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tarp tie down suggestions
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David Sandford
(dropkick) - F
tarp tie down suggestions on 11/26/2005 19:27:42 MST Print View

I'm thinking about sewing a new tarp for use over a hammock, and also sometimes as a tarp tent. I'm thinking that I'll do a simple 8x8 square (1 diagonal seam).
But I keep coming up with different ideas for the tie downs and haven't been able to make up my mind.
I thought I'd ask if you had any suggestions.

Vick Hines
(vickrhines) - F

Locale: Central Texas
Re: tarp tie down suggestions on 11/26/2005 20:39:18 MST Print View

Using your tarp for dual duty: Simple grossgrain loops are versatile. I loop 3/32 shock cord circles on mine to hang onto mitten hooks on the hammock lines. I use the shock cords as stake loops when staking on the ground. The shorck cords cost 1/2 oz. for 4, but let me get away without heavy reinforcing patches and heavy loops because the elastic absorbs the shock loads that are the enemy of lightweight tarps. I hem my tarps with cheapo fabric store polyester 5/8" grossgrain ribbon because it does not stretch. That means I can also use polyester thread in straight stitches without having the thread pop when the nylon stretches. Then I just stitch small grossgrain loops directly on the grossgrain hem. The load is transferred along the ribbon and is not passed to the body of the tarp. Very strong, very simple, and easy to do at home.

You may find an 8x8 square too large if you plan to rig it diagonally over your tarp. The diagonal for 8x8 is 11 1/3 feet. That's going to run into your supports unless you use very widely spaced trees - pushing the limit for a good hammock hang. Note: the old Hennessey tarps were just a little too small at 5x5. I use an 8x5 poncho rigged diagonally. The diagonal is about 9 1/2 - about right for my extra-long hammock length and assymetrical for good coverage - since I sleep sort of diagonally on the hammock, in the flat, Central American style. You probably could get away with a 9x5 - for a 10 3/4 foot diagonal. That makes a good solo tarp if rigged in a half pyramid.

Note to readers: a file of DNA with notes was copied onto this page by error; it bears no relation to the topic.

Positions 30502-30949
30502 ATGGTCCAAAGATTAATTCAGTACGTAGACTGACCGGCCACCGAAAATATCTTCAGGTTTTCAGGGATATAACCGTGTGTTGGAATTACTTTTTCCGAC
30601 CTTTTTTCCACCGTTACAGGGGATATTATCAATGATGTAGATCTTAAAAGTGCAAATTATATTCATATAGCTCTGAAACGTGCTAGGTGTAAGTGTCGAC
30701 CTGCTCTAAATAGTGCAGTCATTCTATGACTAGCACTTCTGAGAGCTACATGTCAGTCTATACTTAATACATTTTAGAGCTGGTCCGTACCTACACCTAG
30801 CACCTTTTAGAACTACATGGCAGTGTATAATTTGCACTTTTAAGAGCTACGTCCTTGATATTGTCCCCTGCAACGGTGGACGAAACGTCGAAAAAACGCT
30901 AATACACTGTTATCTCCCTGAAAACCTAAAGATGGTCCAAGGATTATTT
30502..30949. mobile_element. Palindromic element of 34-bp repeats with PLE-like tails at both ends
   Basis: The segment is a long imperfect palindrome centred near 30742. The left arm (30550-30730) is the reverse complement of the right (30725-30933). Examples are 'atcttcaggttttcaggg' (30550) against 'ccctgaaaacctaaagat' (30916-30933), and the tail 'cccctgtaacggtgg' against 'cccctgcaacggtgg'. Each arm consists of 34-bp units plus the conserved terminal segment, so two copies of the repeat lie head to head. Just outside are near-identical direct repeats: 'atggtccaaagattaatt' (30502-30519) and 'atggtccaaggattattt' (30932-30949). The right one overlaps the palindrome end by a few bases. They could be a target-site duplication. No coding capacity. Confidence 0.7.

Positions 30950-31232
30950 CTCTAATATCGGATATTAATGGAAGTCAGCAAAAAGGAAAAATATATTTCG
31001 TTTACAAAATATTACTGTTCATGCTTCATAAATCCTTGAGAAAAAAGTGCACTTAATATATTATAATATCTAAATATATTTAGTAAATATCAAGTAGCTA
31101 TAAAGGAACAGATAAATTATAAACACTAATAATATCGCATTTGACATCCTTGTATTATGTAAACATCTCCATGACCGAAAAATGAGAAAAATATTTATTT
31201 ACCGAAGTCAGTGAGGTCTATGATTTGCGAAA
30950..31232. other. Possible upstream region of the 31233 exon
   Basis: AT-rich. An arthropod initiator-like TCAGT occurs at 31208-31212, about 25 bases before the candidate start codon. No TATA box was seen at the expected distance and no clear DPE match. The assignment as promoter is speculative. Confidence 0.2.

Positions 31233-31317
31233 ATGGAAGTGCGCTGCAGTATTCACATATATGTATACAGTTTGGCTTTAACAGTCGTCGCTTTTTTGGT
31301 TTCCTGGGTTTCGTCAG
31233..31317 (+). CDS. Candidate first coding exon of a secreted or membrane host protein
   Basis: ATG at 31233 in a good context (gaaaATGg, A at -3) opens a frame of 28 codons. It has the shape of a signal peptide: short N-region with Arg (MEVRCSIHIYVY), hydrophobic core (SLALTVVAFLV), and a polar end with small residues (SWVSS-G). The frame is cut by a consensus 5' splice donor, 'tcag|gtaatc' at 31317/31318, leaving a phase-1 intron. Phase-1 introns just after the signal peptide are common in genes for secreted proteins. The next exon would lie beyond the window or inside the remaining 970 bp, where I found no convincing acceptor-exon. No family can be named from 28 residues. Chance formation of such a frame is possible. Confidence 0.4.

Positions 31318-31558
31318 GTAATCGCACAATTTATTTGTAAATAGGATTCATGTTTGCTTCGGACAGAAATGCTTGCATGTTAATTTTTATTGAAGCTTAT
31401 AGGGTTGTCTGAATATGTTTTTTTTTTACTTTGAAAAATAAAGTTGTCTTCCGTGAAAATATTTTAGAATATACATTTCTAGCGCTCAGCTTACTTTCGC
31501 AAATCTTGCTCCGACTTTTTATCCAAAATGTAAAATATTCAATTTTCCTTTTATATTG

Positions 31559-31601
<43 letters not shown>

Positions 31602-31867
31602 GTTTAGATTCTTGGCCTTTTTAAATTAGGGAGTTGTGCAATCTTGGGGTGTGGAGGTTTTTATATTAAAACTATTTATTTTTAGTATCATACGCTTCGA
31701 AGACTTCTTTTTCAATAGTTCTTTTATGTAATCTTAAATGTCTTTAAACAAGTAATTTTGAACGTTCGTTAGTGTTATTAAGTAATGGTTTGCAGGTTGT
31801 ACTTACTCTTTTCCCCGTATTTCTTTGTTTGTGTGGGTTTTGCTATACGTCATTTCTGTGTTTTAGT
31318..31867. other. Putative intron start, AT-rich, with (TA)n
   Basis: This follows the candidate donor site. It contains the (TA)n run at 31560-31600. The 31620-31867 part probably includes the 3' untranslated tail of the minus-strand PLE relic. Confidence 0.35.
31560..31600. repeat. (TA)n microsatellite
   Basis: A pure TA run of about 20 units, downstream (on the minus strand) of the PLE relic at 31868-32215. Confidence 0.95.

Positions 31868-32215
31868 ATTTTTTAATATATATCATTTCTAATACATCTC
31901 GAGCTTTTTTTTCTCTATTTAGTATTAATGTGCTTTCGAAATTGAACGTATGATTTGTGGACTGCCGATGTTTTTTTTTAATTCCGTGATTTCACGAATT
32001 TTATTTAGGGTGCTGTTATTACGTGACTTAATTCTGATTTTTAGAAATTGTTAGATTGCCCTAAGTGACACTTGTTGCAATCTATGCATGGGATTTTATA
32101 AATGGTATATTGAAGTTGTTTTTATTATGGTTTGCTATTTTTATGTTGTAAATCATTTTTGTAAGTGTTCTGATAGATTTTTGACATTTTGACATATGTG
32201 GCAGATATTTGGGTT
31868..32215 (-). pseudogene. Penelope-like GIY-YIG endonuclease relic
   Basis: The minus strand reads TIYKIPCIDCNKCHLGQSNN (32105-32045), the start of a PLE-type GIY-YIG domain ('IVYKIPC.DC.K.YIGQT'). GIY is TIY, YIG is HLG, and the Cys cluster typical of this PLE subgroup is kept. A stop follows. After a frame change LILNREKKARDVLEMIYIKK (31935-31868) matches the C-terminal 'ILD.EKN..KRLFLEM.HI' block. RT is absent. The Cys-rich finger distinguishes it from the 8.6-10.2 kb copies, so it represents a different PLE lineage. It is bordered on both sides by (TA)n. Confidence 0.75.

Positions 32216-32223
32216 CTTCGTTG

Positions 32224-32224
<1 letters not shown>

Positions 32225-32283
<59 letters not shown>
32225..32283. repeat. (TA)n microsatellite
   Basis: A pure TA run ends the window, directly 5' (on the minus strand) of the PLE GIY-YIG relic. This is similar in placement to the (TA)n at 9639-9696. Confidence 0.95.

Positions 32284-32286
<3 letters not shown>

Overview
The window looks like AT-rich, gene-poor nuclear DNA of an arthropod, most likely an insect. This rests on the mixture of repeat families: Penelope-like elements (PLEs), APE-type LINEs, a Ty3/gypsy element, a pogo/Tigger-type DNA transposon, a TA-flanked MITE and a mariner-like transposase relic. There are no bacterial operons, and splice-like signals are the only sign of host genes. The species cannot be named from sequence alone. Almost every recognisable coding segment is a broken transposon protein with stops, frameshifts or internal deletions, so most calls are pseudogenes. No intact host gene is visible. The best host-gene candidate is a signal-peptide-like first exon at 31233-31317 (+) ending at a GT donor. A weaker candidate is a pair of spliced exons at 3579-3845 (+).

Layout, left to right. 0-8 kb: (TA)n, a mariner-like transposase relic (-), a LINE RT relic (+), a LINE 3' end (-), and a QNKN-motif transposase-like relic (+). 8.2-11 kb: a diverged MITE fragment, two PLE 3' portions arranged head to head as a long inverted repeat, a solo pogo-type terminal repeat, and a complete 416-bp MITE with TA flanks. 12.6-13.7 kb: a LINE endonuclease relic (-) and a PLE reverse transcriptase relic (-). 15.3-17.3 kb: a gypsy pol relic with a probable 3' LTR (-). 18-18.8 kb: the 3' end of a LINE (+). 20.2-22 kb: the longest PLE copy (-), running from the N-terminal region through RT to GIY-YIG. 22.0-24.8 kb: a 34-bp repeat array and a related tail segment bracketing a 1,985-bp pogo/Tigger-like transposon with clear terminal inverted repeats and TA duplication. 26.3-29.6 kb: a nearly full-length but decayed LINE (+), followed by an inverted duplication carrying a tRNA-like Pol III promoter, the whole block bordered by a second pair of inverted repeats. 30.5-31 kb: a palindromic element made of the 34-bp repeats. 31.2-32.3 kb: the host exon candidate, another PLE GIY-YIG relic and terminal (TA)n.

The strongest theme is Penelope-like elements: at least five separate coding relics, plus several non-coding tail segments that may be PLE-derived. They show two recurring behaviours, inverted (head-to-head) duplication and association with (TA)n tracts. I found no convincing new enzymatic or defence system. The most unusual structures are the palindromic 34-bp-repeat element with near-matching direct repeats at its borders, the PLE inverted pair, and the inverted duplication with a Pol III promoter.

An alternative is to rig your tarp square over the hammock - two guy lines per side. Then you are not limited by the diagonal length, and make it 10x6 - for a generous solo tarp. You can also use a catenary cut (catenary ridge seam) for a taut setup.

john Tier
(Peter_pan) - M

Locale: Co-Owner Jacks 'R' Better, LLC, VA
Re: tarp tie down suggestions on 11/27/2005 05:37:57 MST Print View


The tarp you describe is available at, weighs 9.4 oz with 10 tie outs. It has been available for about 18 months now.

This tarp has proved to be quite popular.

Note, as owner designer I'm biased.

Vick Hines
(vickrhines) - F

Locale: Central Texas
Re: Re: tarp tie down suggestions on 11/27/2005 17:34:50 MST Print View

Unless you already have your fabric, listen to Jack.

David Sandford
(dropkick) - F
thanks on 11/27/2005 18:28:23 MST Print View

Thanks for telling me about the size. Not used to hammock camping yet, still thinking in terms of tarps.

Would hate to limit the size too much though, as I still want the ability to use it as a tarp tent.

Maybe I need to stop thinking of setting up on the diagonal. But it's what I'm used to and I like the room and protection it provides. (whine)

Or possibly I need to separate the gear for the 2 activities. - Actually now that I have the hammock how often am I going to be tarp tenting? Be mainly emergency use anyway.

Will be looking in on Jacks tarp, and may get it. But I like making my gear. I'm definitaly an amatuer at sewing, so buying will depend on cost verses higher quality/ease and my wish to build it.